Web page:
Salty bat boosts Tigers in early going

Through the first two weeks of the 2016 season, Jarrod Saltalamacchia leads the Detroit Tigers in home runs and runs batted in.

Through the first two weeks of the 2016 season, Jarrod Saltalamacchia leads the Detroit Tigers in home runs and runs batted in.

In the first week of the season James McCann goes down with a right ankle sprain. So, what does the club’s backup catcher and veteran Jarrod Saltalamacchia do? He steps right in and literally goes to bat for the Detroit Tigers.

The switch-hitting catcher has been a godsend for the Bengals so far, with five home runs and 14 RBIs through seven games. Those are both league -leading totals through Tuesday and several of his hits have been crucial to Detroit victories.

In a lineup suffering from a lack of left-handed bats (only light-hitting centerfielder Anthony Gose, fourth outfielder Tyler Collins, switch-hitting utility infielder Andrew Romine and switch-hitting designated hitter Victor Martinez can also hit from the left side), Salty has been the perfect antidote since joining the ballclub as a free agent this past offseason.

While former Tigers backup catcher Bryan Holaday has hit below the Mendoza Line so far in his time with the Texas Rangers, including a sub-.200 batting average against right-handed pitching, Detroit’s new 30-year-old backstop has done so much more.

Through six games and 19 plate appearances against right-handed pitching, the West Palm Beach, Fla., native has amassed a .389 BA, 1.167 slugging percentage and an equally astounding on-base plus slugging percentage (OPS) of 1.588.

While it goes without saying that those splits against righties are not sustainable, his larger body of work has proven that he can efficiently hit righties over the course of a full season.

For his career, Saltalamacchia has slugged an impressive .454 and has recorded an OPS of .780 against right-handed hurlers, which is 100-plus points better than Holaday’s OPS versus RHP (.654).

Salty also has more natural pop in his bat, with 102 career home runs to his name compared to Holaday’s three. Number one-hundred came in dramatic fashion already this season: a grand slam against the Pirates last week in Pittsburgh.

Thus, there’s no debate that Salty is a clear-cut upgrade over Holaday at the backup catcher position.

There is only one more player to compare the former first-round draft pick of the Atlanta Braves to, and that is the executive vice president of club operations and general manager Al Avila’s son Alex Avila.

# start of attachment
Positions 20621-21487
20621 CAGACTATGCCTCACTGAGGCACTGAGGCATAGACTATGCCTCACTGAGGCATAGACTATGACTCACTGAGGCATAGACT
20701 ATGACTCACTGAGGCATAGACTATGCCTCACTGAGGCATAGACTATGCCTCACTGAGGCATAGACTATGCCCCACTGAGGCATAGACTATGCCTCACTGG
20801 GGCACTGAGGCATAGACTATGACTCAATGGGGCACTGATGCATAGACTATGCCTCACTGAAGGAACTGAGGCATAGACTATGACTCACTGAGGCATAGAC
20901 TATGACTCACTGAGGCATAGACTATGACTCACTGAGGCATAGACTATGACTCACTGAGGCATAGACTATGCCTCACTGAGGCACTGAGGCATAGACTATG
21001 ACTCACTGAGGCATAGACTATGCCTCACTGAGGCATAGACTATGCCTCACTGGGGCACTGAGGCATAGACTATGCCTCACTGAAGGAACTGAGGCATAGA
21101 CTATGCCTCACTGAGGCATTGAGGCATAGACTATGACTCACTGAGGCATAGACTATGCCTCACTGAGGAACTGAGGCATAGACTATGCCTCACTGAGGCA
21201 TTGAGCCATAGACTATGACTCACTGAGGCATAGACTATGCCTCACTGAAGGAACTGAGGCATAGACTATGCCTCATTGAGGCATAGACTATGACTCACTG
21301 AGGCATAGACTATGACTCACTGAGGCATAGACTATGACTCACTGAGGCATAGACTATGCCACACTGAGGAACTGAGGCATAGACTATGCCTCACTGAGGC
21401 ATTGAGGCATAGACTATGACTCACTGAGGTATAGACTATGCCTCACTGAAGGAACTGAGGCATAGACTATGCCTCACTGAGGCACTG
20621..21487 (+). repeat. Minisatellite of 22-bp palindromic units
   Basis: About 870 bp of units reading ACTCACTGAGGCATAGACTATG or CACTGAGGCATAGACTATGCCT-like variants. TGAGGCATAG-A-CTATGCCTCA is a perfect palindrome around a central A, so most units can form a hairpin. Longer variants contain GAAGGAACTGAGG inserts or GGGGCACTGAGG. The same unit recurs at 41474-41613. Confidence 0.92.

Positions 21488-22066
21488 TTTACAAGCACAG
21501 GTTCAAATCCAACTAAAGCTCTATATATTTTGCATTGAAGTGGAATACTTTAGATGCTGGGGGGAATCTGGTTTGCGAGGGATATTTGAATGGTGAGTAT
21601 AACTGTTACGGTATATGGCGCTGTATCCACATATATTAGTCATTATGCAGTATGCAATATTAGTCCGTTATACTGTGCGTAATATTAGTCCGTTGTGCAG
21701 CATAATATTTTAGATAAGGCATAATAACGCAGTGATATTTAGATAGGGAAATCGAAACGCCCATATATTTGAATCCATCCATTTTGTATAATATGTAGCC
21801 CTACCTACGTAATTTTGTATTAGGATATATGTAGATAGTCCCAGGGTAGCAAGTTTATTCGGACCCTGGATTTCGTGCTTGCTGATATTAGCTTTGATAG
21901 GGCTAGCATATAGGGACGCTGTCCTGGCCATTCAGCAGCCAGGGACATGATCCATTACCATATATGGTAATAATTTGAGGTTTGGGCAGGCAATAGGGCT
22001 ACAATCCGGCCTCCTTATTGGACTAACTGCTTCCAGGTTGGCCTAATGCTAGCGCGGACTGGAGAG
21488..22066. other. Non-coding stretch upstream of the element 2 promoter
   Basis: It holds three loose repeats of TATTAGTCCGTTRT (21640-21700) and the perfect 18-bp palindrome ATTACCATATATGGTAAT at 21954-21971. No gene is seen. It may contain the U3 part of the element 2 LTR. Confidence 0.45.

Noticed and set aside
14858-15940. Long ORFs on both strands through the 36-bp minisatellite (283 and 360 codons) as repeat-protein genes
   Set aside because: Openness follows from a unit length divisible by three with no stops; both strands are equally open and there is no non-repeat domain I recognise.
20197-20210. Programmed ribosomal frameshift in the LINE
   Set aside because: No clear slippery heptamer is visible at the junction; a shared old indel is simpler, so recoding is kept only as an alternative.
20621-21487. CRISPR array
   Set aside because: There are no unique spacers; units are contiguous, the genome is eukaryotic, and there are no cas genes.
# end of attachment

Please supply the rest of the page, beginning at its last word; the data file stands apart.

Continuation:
As many of you already know, the 29-year-old Avila held the starting catcher position in Motown for the good portion of five seasons (2010-14) and then spent last year serving as McCann’s backup and logging time at first base while Miguel Cabrera was injured.

The 2011 All-Star Game starting catcher for the American League and one-time Silver Slugger winner (2011) constantly battled injuries in the subsequent seasons of his stint in Detroit, which severely impacted his production at the plate.

In fact, after his standout 2011 campaign in which he hit .295, slugged .506 and recorded an .895 OPS, he hit only .224 plus recorded a slugging percentage south of .400 (.360) and an equally anemic OPS that was south of .700 (.694).

According to FanGraphs, that poor of an OPS means that Avila was a below average hitter from 2012-15. I think many Tigers fans will agree with that evaluation.

As for how the current White Sox catcher stacks up with Salty, let’s look at how the left-hander has fared against righties throughout his career.

For his career, Avila has hit .250 and has gotten on base at an impressive .356 clip while producing an OPS of .776 against RHP.

While those numbers are on par with Salty’s career marks versus right-handers and his OBP is 30 points better (Salty’s is .326), there’s no doubt that Salty has more of the knack for hitting the long ball against RHP.

Saltalamacchia has hit 22 more big flies in his lifetime vs. RHP (81 in comparison to Avila’s 59), and has only played in 63 more games vs. RHP (stat applies to games played before the White Sox’s contest with the Los Angeles Angels April 18th).

There’s also this: Through seven games and 22 plate appearances this year, Avila has produced a .150 BA, .227 OBP and .150 slugging percentage against right-handers.

And if you’re a fan of sabermetrics, you can simply look at each player’s wins above replacement total over the last three years to get a gauge of the difference in production.

From 2013-15, Saltalamacchia produced 3.4 WAR while Avila accumulated 2.8 WAR.

Plain and simple, Salty is the better player at this point, and the Tigers are better off with him behind the plate in the absence of McCann than Avila.

Avila’s father Al also knew that such is the case, and made the right decision in allowing Alex to join forces with the AL Central rival White Sox.